Photo by Nebraska Unicameral
North Platte (NRD) Manager Berge’s recent guest opinion in newspapers (Bulletin' website, Aug. 14), portrays well why it is necessary for state legislators to balance a need for local control and the “must-do” of protecting local taxpayers from a few tax-and-spend bureaucrats, who are mixed in with the vast majority of good public servants.To understand where Berge’s opinion originates, you must first know that he spent most of the first 20 years of his career in politics as an aide to U.S. Sens. Exon, Kerrey and Nelson. He spent time employed by the Obama presidential campaign and afterwards was employed by the USDA for 4 years. He has a federal government mindset, where dictating policy to local citizens is the norm.
It is obvious his view on local control and mine differ.
Local control starts with individual responsibility. The enactment of LB 962 in 2004 was a reaction to Nebraska’s involvement in interstate river-flow agreements and federal endangered species mandates. Back in 2003, in anticipation of a moratorium on new irrigation wells, local NRDs allowed a massive increase in well drilling permits. Those local decisions greatly compounded the problem.
Anytime legislation resurrects a sunset on a tax, it is a tax increase. The 3-cent NRD levy was enacted prior to passage of LB 701 in 2007, which created authority for NRDs in over and fully appropriated areas to levy an occupation tax on irrigated farmland, up to a maximum of $10 per acre, to fund river-flow enhancement bonds, to pay for the very compliance programs Berge’s employer had created to return water to the North Platte River’s flow.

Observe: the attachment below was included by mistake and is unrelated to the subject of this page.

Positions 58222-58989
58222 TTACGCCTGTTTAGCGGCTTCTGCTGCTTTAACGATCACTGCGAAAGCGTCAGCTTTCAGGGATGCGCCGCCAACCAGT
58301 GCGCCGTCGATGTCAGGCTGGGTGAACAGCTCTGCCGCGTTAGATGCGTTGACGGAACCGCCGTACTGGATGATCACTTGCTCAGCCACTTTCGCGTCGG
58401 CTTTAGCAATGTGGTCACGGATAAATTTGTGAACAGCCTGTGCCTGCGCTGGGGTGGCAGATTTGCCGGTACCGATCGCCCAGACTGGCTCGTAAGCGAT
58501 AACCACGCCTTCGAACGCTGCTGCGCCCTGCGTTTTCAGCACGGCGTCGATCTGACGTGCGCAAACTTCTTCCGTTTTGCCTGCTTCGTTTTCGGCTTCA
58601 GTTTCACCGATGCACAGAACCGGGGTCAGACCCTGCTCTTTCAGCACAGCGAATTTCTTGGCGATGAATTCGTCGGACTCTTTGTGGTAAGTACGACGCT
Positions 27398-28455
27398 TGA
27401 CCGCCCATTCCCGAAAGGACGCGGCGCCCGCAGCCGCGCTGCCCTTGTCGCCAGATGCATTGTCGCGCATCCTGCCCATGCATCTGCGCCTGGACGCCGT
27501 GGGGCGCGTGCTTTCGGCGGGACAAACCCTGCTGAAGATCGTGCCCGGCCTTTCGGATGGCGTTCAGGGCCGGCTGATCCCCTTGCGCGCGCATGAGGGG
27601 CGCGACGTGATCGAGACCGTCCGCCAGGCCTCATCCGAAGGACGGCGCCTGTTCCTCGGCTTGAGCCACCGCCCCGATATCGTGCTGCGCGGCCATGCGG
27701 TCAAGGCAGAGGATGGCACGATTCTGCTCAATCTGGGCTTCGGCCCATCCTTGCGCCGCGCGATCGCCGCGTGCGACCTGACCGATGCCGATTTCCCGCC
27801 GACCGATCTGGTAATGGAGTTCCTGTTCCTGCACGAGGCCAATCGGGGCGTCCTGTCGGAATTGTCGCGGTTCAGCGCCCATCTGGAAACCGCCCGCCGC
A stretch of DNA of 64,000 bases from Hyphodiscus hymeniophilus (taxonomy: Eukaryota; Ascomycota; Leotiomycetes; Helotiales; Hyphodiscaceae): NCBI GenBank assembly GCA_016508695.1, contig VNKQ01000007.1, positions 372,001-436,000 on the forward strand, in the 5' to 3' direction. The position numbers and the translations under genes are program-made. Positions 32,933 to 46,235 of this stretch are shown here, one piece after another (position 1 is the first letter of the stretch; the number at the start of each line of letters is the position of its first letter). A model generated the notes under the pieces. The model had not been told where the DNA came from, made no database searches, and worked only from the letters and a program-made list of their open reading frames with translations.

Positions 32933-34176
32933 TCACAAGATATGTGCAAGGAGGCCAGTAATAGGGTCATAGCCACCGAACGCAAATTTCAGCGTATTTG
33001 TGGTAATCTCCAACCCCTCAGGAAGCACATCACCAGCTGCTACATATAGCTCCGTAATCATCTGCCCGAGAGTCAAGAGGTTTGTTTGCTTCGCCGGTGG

Since the occupation tax creates an alternative funding source for compliance, the levy is no longer needed. The occupation tax puts personal responsibility in the forefront as a funding solution. If you installed the well and you profit from the related over-appropriation of ground water, you should pay a larger portion of the fix.
We may disagree on the NCORPE project, but my district’s NRDs (Twin Platte and Middle Republican) have done the right thing on taxation policy. In both districts, the irrigators have stepped up and paid the $10 occupation tax and thus the NRD has been able to maintain a lower tax rate. Many of those irrigators are now working with me to lower the burden of the occupation tax by seeking legislative and legal actions to eliminate the costs associated with NCORPE.
Why does Berge’s NPNRD need to increase their tax levy?
Over the past 10 years, their valuations have increased from $2.7 to $5.1 billion (86%). The general fund revenue, generated from the (state authorized) levy of 5.5 cents, increased from $1.5 to $2.79 million.
Berge has made it clear that he believes ranchers, dry-land farmers, home owners — including young families and retirees — along with small businesses in his NRD should pay high property taxes to address a problem they neither created nor directly profited from.
Berge is confused on how the interaction between local and state government works.
NRDs themselves exist by mandate of the will of the people through their state government. So does the NRD’s authority to tax property. The temporary 3-cent levy, which he covets an extension on, was granted to NRDs by the legislature. In fact, Berge’s job exists because of a state mandate.
The Legislature’s duty is to balance protection of a local individual’s freedoms including property rights from the majority, while at the same time allowing a local majority to direct their schools, city’s, NRD’s or county’s policies that affect all citizens.
Tax rate and spending lids placed on local governments protect individual taxpayers from Berge’s false view that increased government spending equates to good government.
No, Mr. Berge I am not anti-tax; I am for fiscally sound government. Local control to me is defined by individual personal responsibility. In truth, not burdening your neighbor with your bad choices is the best form of government.
For a few NRD managers, intervention is needed. We need to stop enabling their addiction to tax dollars, and allowing the 3-cent levy to expire is a good start. I do need to apologize to all the good public servants at our NRDs, and to drunks, for not clarifying my original general comparison.
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